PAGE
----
Jack then took the time to call me out . . .
Tysdaddy – I didn’t comment as often on your blog as I should have. Maybe with a bit more time now, I will. With the effort you put into your posts, I always felt challenged to make comments of equal caliber. Not sure if I accomplished that, but I tried. I hope the work you put into your non-traditional student activities pay off in the years to come, and serve as an example for your kids that learning doesn’t stop when you graduate.
Jack, I want you to know it has been an honor having you at The Cheek. You are always welcome here.
Of course, all this parting sorrow has gotten me thinking . . .
As of this morning, my Google Reader tells me, I have 457 unread posts in the 70 blogs I monitor. Some of you post daily, sharing the little things that strike you, giving me a chance to pause and reflect on the things I overlook. Others of you take the time to craft lengthy, less frequent posts I can curl up with and savor over a hot cup of coffee. Some of you I love reading. You’re in my Top Ten. Others of you I feel an obligation to read. Not in a “must” but a “should” kind of way. You’ve become interesting acquaintances that spark something in my frantic mind. You share comments and emails, and keeping up with your blogs is like passing you in the hall, spending a few minutes catching up, then moving on to wherever is down the road until the next time our paths cross.
Please don’t take it personally when I don’t get back to you as often as I should. I say this because this is the kind of stuff I worry about. That you’ll think I’m just ignoring you or may have forgotten about you and all that you’re going through.
And I fear that, in response, you may choose to walk away.
To be completely honest, I think about this all the time. “Why hasn’t so-and-so commented lately? They must have found someone more interesting to read.” Silly, I know. I’m a pouting sour puss who interprets the silence of my readers as an indication that something is wrong with me. I create a mental distance based on assumptions that are seldom reality, and then mourn the loss that isn’t really there. Even at this ripe old age, my armor has gaping holes. I still seek validation from those I shouldn’t expect it from. And worse, I brush it aside as accommodating bullshit when it’s extended by those who truly care.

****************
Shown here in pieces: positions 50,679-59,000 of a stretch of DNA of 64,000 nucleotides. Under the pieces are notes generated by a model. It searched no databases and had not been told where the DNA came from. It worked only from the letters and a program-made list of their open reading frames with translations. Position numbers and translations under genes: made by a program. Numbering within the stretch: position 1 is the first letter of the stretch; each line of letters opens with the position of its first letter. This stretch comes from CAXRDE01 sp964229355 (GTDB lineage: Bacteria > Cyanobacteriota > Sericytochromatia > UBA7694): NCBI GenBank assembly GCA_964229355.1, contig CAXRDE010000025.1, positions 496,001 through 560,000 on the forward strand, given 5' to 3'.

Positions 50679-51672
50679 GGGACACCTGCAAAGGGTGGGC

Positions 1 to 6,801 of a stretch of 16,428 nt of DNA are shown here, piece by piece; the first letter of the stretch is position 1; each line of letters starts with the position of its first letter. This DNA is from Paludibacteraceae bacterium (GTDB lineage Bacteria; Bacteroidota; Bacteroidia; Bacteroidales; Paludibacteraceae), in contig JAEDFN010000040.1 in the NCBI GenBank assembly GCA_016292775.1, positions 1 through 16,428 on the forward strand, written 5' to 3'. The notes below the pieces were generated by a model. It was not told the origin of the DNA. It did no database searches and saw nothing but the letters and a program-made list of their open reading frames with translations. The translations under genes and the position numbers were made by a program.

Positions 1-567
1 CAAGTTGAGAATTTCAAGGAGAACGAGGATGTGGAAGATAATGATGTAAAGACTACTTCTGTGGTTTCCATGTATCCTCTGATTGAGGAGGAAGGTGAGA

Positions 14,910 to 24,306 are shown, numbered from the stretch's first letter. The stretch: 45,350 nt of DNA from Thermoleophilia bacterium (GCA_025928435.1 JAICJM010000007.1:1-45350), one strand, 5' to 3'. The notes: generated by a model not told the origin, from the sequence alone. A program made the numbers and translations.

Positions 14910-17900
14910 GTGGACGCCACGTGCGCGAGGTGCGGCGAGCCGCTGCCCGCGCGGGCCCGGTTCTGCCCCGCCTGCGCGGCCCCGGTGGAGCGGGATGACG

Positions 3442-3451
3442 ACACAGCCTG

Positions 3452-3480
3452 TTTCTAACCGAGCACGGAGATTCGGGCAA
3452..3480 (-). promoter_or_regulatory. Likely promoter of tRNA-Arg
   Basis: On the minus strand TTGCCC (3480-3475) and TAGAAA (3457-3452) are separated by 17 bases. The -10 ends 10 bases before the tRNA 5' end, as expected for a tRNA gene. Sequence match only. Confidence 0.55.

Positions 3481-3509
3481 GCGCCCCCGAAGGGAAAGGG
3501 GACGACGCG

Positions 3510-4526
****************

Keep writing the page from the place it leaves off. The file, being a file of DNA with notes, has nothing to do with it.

Yes, dear reader, I am one seriously messed up individual.
Why do I continue to blog? To worry about this little community I have created? Have you ever seen the movie Lost In Yonkers? Like Bella, I want it all to mean so much. Perhaps that’s why I do this. I feel what I have to say means something. And it may not always make sense, for this is about fleshing out the random shit in my head, getting it out of there and onto here, finding some unexpected buoy and mooring my conceptual vessels so that they are no longer being tossed to and fro upon the seas of my churning and foggy mind.
To believe that I’m making a connection. That I’m not just blowing smoke or spouting some tired party line. I guess that’s why I do this. As Jack says, this is HARD work. Blogging, staying connected, consumes my free time like Takeru Kobayashi downs Nathan’s hot dogs. Yet it leaves me bloated and smiling. And, for now, until the “why” doesn’t make sense anymore, I’ll continue to belly up and do this thing.
Just remember that I never promised smooth sailing . . .